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"The Bloody Moose Got up and Took off": Talking Carefully about Food Animals in a Northern Athabaskan Village

Thomas McIlwraith
Anthropological Linguistics
Vol. 50, No. 2 (Summer, 2008), pp. 125-147
Stable URL: http://www.jstor.org/stable/20638992
Page Count: 23
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Since scans are not currently available to screen readers, please contact JSTOR User Support for access. We'll provide a PDF copy for your screen reader.
"The Bloody Moose Got up and Took off": Talking Carefully about Food Animals in a Northern Athabaskan Village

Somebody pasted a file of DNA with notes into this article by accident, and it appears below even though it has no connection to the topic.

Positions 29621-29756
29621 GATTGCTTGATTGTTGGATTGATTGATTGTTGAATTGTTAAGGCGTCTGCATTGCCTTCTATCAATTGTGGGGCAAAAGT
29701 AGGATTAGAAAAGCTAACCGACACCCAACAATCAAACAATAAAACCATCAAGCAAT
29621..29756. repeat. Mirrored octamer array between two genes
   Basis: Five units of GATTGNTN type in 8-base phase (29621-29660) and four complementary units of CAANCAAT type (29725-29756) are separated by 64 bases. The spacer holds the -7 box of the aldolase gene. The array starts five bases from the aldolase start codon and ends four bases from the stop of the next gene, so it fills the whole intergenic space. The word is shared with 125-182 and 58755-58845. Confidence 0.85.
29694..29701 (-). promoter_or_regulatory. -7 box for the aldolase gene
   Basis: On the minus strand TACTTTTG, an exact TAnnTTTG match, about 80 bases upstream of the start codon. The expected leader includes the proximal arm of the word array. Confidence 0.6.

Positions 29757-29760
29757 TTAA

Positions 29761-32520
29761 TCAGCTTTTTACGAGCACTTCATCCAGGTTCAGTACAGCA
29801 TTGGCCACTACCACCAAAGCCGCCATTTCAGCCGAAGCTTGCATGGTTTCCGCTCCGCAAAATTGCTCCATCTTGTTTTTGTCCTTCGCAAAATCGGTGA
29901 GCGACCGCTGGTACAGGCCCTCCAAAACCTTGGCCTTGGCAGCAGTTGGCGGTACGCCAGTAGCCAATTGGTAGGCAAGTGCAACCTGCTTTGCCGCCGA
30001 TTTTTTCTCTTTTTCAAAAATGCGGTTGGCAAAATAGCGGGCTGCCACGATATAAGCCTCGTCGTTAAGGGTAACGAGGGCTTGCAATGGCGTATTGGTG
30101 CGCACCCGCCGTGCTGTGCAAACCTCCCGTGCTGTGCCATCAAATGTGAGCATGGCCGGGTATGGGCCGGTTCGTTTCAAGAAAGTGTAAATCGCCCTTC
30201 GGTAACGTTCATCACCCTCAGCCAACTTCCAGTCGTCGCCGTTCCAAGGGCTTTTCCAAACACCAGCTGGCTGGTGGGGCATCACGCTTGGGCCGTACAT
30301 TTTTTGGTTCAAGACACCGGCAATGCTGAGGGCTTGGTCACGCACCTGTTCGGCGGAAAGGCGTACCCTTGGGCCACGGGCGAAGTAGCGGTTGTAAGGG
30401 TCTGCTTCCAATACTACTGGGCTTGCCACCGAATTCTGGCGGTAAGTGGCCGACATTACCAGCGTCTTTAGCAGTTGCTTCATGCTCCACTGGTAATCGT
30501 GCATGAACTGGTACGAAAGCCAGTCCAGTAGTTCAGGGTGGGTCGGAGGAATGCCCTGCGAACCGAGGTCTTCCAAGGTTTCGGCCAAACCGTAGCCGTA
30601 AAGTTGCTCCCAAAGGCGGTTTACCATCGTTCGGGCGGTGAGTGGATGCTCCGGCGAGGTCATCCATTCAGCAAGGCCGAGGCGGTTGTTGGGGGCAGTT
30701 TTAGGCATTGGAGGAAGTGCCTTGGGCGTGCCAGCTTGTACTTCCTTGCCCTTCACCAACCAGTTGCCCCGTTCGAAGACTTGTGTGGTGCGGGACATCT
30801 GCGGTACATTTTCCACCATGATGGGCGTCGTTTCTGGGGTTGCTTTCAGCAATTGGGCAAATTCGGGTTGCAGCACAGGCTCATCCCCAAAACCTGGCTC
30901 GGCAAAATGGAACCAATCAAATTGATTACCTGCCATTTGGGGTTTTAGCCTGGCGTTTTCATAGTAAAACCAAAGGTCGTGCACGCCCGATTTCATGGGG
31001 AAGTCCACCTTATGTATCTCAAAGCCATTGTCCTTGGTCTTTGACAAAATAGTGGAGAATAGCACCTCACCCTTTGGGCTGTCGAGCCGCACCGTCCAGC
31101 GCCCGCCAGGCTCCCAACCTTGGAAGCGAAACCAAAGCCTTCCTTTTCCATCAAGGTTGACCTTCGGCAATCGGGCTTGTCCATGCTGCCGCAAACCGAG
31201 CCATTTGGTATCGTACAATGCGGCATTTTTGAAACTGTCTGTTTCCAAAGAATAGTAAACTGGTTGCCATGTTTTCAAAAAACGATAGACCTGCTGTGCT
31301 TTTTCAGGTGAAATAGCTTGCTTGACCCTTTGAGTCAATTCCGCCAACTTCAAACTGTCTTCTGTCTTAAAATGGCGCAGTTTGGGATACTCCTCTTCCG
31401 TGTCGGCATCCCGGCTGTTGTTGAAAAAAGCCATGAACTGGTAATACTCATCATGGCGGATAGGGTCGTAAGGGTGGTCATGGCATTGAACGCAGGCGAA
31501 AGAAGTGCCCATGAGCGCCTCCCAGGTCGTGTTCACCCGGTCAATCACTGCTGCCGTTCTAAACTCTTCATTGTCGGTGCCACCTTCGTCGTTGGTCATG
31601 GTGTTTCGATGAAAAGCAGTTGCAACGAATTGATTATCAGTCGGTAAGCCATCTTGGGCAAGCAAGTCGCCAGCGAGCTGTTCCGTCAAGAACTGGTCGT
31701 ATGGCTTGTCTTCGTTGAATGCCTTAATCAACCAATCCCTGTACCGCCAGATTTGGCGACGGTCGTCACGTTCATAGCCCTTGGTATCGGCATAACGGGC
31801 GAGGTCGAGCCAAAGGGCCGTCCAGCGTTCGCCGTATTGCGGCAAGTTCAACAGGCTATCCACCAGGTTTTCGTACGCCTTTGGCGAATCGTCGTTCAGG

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Abstract

At Iskut Village, British Columbia, moose hunting is frequently spoken about in the form of conversational narratives. Upon analysis, these narratives are full of conventions aimed at valorizing the slain moose even while speakers talk about hunting success indirectly. Here, I present four short moose pursuit stories, along with additional evidence from the speech of Iskut hunters, to show that care is always required when talking about food animals. By extension, such care is indicative of ideal social relations between people.

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